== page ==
Disconnect between political parties, their supporters reaching a tipping point

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Democratic presidential candidate Sen. Bernie Sanders, I-Vt., waves as he arrives to a campaign rally at the Circuit of the Americas in Austin, Texas, Saturday, Feb. 27, 2016.
Photo Credit: AP Photo/ Jacquelyn Martin

The pundits have hailed it as the year of the outsider. Prognosticators and other soothsayers have predicted doom for this country’s major parties. Sen. Bernie Sanders (I-Vermont), who still represents his state in Congress as an independent, has made a splash in the Democratic primaries for president. Donald Trump appears to be the probable Republican nominee, despite having only cursory experience in the party.

Why? I tend to think it’s because these men appeal to their respective party’s base in a way that the party “elites” and “establishment,” whatever those are, do not — Sanders to the socialists and Trump to the racists.

Any literate person should be able to ascertain from platforms and policy prescriptions that the Democratic Party is not socialistic. It is capitalistic. Its representatives in political office advocate for businesses and industry. While they support more regulation than the Republicans, the two parties are in basic agreement on the economic system that this country should support.

The parties are in agreement, but the voters are not. Recent polls have shown roughly half of Democrats are self-avowed socialists, and — according to other findings — among Democratic voters 45 and under, a similar number find socialism more favorable than capitalism.

Sanders obviously isn’t a European-style socialist. He doesn’t want to nationalize industries or tinker with the means of production. But the implications of his policies are frightening nonetheless. In a system where the officeholders, not just the voters, romanticize a failed economic model and denigrate the free market, problems will be sure to follow.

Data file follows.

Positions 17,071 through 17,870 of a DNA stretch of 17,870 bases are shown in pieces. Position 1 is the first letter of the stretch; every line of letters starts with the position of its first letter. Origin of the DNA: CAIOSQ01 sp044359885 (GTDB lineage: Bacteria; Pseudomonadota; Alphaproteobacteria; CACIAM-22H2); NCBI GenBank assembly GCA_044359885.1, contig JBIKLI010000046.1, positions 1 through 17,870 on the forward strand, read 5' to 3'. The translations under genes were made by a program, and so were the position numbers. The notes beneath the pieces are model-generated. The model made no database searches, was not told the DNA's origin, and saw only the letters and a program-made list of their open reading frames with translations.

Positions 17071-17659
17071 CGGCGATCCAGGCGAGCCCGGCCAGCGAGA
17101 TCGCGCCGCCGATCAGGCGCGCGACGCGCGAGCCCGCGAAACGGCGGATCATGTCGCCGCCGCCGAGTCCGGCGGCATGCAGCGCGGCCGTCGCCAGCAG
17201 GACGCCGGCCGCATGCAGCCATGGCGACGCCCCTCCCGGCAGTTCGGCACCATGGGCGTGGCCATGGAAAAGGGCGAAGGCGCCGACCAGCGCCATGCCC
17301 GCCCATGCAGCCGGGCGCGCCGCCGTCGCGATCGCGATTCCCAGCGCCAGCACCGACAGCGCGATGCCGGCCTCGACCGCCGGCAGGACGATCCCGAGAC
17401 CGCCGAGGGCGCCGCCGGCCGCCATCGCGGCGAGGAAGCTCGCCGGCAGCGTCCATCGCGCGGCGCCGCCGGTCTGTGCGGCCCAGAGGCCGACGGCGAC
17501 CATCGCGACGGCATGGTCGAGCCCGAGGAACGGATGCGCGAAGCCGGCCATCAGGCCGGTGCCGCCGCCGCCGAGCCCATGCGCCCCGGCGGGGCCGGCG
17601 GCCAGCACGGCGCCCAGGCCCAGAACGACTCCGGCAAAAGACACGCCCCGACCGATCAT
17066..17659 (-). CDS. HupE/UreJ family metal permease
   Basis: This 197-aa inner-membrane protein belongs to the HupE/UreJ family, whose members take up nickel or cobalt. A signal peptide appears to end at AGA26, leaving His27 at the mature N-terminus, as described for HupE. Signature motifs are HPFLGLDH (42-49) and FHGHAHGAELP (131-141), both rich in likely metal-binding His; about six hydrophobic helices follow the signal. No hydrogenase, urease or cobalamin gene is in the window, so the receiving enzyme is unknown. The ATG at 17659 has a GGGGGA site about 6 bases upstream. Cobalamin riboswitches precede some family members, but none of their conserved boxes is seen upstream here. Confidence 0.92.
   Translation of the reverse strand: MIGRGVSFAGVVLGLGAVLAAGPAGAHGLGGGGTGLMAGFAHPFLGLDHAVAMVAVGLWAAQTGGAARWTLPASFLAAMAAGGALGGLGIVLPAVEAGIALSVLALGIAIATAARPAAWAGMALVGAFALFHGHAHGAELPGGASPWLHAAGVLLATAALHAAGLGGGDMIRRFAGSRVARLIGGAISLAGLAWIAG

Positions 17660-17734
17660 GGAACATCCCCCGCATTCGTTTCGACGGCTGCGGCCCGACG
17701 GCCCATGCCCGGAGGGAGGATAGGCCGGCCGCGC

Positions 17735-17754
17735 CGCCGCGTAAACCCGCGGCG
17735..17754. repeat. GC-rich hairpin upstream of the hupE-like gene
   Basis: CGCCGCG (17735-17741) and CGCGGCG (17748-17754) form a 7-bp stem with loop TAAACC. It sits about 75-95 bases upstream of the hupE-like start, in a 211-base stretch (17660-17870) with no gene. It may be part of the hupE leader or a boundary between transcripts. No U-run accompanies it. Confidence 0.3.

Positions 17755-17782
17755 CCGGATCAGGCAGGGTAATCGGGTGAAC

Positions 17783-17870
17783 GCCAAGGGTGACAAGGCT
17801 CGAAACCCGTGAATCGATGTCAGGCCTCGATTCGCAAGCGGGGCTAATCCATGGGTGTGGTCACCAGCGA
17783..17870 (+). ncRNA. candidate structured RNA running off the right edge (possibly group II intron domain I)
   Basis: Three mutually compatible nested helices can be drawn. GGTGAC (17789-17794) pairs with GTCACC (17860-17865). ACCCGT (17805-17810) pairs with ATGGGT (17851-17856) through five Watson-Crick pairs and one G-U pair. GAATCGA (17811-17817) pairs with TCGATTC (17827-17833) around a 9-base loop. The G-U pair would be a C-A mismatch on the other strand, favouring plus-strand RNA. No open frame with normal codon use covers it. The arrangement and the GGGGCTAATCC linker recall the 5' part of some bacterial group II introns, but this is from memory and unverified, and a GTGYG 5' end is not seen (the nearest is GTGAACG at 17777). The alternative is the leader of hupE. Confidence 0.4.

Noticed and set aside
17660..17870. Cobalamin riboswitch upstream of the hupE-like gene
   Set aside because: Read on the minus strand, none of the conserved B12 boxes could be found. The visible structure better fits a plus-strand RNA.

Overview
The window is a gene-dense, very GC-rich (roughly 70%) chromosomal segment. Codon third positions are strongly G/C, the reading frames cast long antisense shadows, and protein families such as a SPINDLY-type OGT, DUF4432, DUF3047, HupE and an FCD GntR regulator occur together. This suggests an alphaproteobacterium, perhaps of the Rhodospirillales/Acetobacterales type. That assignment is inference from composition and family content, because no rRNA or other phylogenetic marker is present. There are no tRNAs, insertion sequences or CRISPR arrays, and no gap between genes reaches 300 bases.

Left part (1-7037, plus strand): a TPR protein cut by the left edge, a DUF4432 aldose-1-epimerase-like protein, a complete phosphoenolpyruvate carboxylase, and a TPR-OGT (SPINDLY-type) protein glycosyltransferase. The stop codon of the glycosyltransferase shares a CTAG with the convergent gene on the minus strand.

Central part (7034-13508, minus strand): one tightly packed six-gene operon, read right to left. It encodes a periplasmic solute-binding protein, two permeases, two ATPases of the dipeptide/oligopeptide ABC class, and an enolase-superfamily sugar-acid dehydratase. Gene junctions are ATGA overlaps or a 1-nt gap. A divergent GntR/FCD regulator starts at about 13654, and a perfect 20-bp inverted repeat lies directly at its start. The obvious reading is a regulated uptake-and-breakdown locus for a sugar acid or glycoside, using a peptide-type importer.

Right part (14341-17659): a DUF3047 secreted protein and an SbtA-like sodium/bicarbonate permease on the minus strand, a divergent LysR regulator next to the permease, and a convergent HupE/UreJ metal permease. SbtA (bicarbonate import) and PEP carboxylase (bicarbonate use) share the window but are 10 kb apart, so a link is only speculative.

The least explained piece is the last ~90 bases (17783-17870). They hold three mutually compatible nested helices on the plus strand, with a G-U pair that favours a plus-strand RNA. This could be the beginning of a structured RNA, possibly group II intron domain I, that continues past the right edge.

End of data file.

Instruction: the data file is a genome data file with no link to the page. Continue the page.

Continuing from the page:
And then there are the Republicans. I honestly do not think anything about conservatism is intrinsically tied to racism, prejudice or xenophobia. That being said, the two have been correlated pretty strongly for a few generations.

Past Republicans presidents, be them Nixon, Reagan or Bush, have shamefully pandered to bigots using dog whistles and coded language. Trump just uses a megaphone. As Paul Krugman at The New York Times has repeatedly pointed out, many of these voters, who are disproportionately living in the old Confederacy, probably aren’t too concerned with eliminating the estate tax.

These aforementioned voters want to ban Muslims from entering the United States and they want to close down mosques. Many think the aforementioned Confederates should have won the Civil War. Perhaps most shamefully, one in five Trump voters in a recent poll voiced their opposition to the Emancipation Proclamation. That was the document that banned slavery, for the record.

A lot of ink has been spilled on the perceived extremism of the two parties. Make no mistake, lots of people on the right already find the Democrats to be socialistic or even Marxist. Lots of people on the left already call the Republicans openly racist. To some extent, I am sympathetic to that argument.

But if people like Sanders or Trump win the nomination of their respective parties, it will get worse. The ugliest portions of the two parties have been rightly ignored in the recent past by officeholders and influence-peddlers. That all could change this year. I hope it doesn’t.

Horwitz is a goverment senior from Houston. Horwitz is a senior columnist. Follow him on Twitter @NmHorwitz.